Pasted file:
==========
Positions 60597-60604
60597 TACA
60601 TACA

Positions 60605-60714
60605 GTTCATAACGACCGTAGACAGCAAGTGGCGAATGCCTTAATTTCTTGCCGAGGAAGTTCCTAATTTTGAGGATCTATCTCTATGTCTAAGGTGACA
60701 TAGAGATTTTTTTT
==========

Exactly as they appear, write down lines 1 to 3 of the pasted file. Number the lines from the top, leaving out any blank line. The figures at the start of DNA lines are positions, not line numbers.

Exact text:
Positions 60597-60604
60597 TACA
60601 TACA